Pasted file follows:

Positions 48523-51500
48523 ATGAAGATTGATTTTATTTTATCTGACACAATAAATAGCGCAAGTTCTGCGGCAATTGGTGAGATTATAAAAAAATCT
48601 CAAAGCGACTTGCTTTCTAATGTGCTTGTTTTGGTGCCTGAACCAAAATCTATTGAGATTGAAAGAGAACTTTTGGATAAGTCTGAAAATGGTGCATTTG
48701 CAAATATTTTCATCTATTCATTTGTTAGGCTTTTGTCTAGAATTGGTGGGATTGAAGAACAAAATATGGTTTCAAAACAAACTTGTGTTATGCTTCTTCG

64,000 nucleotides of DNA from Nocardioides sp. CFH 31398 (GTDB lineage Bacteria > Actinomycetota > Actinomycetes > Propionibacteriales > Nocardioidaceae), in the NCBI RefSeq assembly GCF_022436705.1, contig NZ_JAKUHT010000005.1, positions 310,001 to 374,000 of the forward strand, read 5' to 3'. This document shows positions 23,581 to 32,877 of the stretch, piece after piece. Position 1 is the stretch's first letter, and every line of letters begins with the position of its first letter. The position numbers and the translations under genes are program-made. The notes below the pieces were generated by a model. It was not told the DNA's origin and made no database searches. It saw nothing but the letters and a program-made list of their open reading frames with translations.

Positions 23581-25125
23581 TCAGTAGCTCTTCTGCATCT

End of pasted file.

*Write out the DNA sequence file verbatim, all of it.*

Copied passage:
Positions 48523-51500
48523 ATGAAGATTGATTTTATTTTATCTGACACAATAAATAGCGCAAGTTCTGCGGCAATTGGTGAGATTATAAAAAAATCT
48601 CAAAGCGACTTGCTTTCTAATGTGCTTGTTTTGGTGCCTGAACCAAAATCTATTGAGATTGAAAGAGAACTTTTGGATAAGTCTGAAAATGGTGCATTTG
48701 CAAATATTTTCATCTATTCATTTGTTAGGCTTTTGTCTAGAATTGGTGGGATTGAAGAACAAAATATGGTTTCAAAACAAACTTGTGTTATGCTTCTTCG

64,000 nucleotides of DNA from Nocardioides sp. CFH 31398 (GTDB lineage Bacteria > Actinomycetota > Actinomycetes > Propionibacteriales > Nocardioidaceae), in the NCBI RefSeq assembly GCF_022436705.1, contig NZ_JAKUHT010000005.1, positions 310,001 to 374,000 of the forward strand, read 5' to 3'. This document shows positions 23,581 to 32,877 of the stretch, piece after piece. Position 1 is the stretch's first letter, and every line of letters begins with the position of its first letter. The position numbers and the translations under genes are program-made. The notes below the pieces were generated by a model. It was not told the DNA's origin and made no database searches. It saw nothing but the letters and a program-made list of their open reading frames with translations.

Positions 23581-25125
23581 TCAGTAGCTCTTCTGCATCT